Hiding in Hip Hop On the Down Low in the Entertainment Industry--from Music to Hollywood, by Dean, Terrance
- ISBN: 9781416553403 | 1416553401
- Cover: Paperback
- Copyright: 6/30/2009
Terrance Dean has worked in the television and film industries for more than a decade. From MTV Networks to Warner Brothers, he has worked with such artists as Spike Lee and Anjelica Houston. He lives in New York City.
One of the most invigorating things to do at least once in your life is to drive across the country and take in the wonderful views of the great ole U.S.A. I fell in love with life all over again after witnessing some of the most beautiful skylines spread throughout Oklahoma, New Mexico, and Arizona.
It took us two days to drive to Los Angeles from Nashville, Tennessee. I was so excited that the long drive didn't bother me. It was me and my boy, Jacob, from North Carolina.
I was thrilled to be out in the world, seeing the green and brown land, and looking at the blue sky. I was twenty-eight and just released from a correctional facility in Nashville. I spent eight months in prison for stealing a car and was released early on parole for good behavior.
I stole the car years earlier while I was in college in Nashville, and the judge put me on probation. I wasn't supposed to leave the state without permission, but as soon as I graduated from college I hightailed it out of Nashville, and became a fugitive on the run for several years.
The first place I went to was Washington, D.C., where I started working in television production, and then later I went to Wilmington, North Carolina, where I met my boy, Jacob. It was in Wilmington where I was caught and extradited back to Nashville to serve my prison time.
But when I first arrived in D.C., after college, I was broke and sleeping on the living room floor of a friend. I was desperate to make my communications degree work for me. I was fortunate to land an internship with CNN, which I liked. I found what I was meant to be doing. I discovered something that brought me joy, and it was working in television. What so many search their entire life for, I found early.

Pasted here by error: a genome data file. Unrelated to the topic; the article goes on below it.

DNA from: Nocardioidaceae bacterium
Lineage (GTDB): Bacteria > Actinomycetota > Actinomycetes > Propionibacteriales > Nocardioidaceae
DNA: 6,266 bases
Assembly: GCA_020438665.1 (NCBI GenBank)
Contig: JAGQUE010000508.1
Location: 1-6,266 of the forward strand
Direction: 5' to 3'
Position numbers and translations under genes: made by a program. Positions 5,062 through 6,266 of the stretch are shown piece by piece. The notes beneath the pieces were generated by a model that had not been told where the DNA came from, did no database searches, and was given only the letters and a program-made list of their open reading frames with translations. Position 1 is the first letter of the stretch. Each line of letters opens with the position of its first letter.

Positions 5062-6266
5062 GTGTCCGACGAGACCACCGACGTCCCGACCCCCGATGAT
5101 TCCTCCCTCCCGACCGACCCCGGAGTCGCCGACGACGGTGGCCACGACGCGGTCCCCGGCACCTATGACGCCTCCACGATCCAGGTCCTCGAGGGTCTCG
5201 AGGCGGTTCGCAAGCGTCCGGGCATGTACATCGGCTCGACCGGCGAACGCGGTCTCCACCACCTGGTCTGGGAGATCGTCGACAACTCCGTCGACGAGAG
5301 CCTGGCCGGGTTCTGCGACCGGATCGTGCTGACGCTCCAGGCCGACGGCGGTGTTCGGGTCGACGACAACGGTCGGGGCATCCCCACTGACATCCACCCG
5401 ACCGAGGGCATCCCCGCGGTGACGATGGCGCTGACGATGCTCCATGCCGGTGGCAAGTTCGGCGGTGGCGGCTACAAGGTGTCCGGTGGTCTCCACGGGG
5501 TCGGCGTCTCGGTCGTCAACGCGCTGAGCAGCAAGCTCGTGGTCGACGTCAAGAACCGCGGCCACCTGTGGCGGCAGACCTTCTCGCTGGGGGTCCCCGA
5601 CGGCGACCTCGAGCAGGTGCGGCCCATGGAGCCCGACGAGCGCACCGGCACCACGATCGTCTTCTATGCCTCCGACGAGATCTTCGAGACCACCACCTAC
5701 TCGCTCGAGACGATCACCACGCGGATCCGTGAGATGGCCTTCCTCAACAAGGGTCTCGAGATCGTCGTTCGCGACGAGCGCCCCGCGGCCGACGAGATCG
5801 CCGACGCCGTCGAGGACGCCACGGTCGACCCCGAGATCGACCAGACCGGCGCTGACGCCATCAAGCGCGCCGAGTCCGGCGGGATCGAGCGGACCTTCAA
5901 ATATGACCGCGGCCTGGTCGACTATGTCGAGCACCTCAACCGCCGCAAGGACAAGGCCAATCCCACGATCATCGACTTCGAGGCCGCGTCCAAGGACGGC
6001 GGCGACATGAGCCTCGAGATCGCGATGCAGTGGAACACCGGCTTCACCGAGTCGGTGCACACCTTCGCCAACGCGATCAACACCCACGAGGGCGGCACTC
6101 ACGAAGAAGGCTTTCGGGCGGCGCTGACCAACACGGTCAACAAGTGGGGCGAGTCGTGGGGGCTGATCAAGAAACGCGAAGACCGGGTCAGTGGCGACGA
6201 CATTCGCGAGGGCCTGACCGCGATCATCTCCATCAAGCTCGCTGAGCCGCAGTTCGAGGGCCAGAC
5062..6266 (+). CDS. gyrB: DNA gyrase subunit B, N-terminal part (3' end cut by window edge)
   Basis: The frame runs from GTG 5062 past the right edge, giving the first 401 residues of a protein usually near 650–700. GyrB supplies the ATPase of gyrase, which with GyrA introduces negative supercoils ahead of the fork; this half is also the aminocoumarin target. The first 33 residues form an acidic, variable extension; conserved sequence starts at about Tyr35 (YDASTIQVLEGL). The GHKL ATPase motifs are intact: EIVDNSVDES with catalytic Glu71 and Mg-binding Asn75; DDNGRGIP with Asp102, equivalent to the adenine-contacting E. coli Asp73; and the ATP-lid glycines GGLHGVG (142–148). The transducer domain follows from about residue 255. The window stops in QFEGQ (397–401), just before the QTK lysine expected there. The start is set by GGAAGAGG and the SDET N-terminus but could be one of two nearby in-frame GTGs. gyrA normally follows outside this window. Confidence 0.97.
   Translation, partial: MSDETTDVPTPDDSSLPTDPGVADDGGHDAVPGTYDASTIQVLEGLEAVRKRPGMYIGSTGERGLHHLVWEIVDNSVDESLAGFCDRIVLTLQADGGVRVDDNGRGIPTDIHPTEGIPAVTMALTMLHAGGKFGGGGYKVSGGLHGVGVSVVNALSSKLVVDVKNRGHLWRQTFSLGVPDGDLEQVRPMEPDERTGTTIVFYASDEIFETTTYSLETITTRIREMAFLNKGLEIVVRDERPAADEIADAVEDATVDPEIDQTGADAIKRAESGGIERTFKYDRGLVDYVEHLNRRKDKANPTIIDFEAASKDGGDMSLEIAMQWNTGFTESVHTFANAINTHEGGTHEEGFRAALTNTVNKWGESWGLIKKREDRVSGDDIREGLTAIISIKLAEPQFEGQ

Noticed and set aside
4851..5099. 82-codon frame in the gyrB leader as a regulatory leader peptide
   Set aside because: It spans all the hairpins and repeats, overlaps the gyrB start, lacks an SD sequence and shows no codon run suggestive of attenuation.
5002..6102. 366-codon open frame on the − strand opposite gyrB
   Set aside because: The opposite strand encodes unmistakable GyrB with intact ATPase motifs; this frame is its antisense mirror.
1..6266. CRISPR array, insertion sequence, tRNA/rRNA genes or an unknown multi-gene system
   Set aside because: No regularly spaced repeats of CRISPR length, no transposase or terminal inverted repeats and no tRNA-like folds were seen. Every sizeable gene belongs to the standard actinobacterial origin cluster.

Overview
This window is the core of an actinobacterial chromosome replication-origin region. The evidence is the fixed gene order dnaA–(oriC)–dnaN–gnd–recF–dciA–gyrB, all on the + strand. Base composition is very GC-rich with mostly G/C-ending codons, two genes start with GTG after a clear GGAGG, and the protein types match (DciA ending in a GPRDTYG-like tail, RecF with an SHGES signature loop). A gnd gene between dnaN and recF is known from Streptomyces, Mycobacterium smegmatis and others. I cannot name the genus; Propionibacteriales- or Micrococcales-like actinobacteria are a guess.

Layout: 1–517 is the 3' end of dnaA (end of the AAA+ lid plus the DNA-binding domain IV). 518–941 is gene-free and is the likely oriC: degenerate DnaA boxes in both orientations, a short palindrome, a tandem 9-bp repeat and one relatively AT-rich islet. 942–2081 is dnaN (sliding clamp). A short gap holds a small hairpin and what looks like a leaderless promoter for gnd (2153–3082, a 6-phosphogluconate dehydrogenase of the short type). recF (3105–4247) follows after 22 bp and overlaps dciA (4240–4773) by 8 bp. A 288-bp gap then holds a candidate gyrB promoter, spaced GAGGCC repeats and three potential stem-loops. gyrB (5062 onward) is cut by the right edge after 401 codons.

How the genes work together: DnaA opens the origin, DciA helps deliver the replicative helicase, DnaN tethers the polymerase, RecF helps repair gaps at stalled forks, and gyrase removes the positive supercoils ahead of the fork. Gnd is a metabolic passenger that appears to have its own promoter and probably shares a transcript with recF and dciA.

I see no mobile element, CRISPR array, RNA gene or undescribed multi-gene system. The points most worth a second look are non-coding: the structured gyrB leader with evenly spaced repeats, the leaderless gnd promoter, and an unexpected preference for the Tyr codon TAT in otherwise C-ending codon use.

When I went to work each day at CNN, it was magical. I spent four years in college trying to figure out what I wanted to do, so I felt like the luckiest person in the world to have discovered my passion, something that gave me a purpose. After being there a few weeks, I decided that I wanted to become a producer. They were in control and handled business. People respected them, and I liked the title because it seemed to have prestige attached to it.
I couldn't have asked to get better training for it, either. I was working with the most prestigious news network in the world. I was going places. I became a sponge and soaked up every piece of knowledge about television that I could. I asked questions, I volunteered to do things, and I stood out. I was on a mission to make it in the entertainment world.
After my release from prison I was a free man, but I had a record. I was tarnished. My squeaky-clean record now had a felony conviction on it. In the real world my chances of finding a decent job and making decent money would be even more difficult. With a felony, I knew I couldn't work for a bank or any financial institution. Not even most corporate companies would hire me. I couldn't become a teacher or work for any government agency. My list of options was very short.